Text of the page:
‘Women’s Work’ is Caroline Walker’s most comprehensive exhibition to date. It examines the hidden labour of jobs performed by women, such as tailors and chambermaids, viewed from the sidelines in their otherwise invisible worlds.
Often-unseen this work allows us to go about our daily lives with greater ease and comfort. During the pandemic we have seen our working lives transformed, this has been particularly dramatic in the shift in women’s position in the workplace.
Women’s over-representation in lower paid sectors, such as retail, hospitality and personal services, has made them particularly vulnerable in the labour markets effected by the pandemic. Many women working in these industries have been unable to work from home, resulting in a disastrous decline in their economic status.
Walker’s portraits respond to real-life female experience and this representation of everyday life is rarely expressed in culture, and especially not in painting, yet for the artist it is an ‘endless subject.’ The act of ‘looking’ is paramount to her practice, peering from the outside into an enclosed world of action and purpose.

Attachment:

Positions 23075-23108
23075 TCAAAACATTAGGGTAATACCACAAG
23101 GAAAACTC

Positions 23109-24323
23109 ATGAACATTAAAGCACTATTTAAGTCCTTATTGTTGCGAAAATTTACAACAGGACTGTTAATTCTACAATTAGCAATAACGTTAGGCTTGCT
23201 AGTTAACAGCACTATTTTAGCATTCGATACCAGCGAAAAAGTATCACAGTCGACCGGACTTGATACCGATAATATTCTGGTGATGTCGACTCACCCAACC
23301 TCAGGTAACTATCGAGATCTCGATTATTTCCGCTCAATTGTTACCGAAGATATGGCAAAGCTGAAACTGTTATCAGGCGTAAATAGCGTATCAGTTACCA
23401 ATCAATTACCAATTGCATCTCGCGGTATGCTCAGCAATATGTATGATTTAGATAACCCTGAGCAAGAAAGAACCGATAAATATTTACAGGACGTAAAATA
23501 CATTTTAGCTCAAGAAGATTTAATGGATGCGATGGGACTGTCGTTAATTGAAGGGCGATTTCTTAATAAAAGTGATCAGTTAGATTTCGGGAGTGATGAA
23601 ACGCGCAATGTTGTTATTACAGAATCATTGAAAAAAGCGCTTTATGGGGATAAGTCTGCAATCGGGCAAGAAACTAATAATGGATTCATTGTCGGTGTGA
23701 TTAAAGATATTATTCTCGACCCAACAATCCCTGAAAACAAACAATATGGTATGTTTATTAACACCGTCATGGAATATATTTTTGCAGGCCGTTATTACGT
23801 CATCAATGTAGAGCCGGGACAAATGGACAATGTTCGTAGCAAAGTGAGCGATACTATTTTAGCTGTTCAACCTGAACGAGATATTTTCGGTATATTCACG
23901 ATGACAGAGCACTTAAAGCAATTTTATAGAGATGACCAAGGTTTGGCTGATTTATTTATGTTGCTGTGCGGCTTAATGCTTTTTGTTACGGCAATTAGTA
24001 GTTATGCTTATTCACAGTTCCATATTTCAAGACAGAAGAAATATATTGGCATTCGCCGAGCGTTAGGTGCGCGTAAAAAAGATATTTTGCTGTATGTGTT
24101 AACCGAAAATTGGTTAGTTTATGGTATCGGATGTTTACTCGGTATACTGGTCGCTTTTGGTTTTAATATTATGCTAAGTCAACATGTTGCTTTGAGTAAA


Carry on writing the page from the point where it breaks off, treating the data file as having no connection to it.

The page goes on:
Many of the paintings have developed from the artist’s inquisitiveness, she states “…sitting on the bus, looking out the window and thinking ‘what’s going on in there?’ thinking these spaces look really interesting because they’re shops filled with women, staffed by women.”
This catalogue includes a foreword by Deborah Kermode (MAC CEO and Artistic Director), with academic essays written by Tracey Warren (Professor of Sociology at the University of Nottingham), and renowned feminist art historian Griselda Pollock (Professor of Social and Critical Histories of Art at the University of Leeds).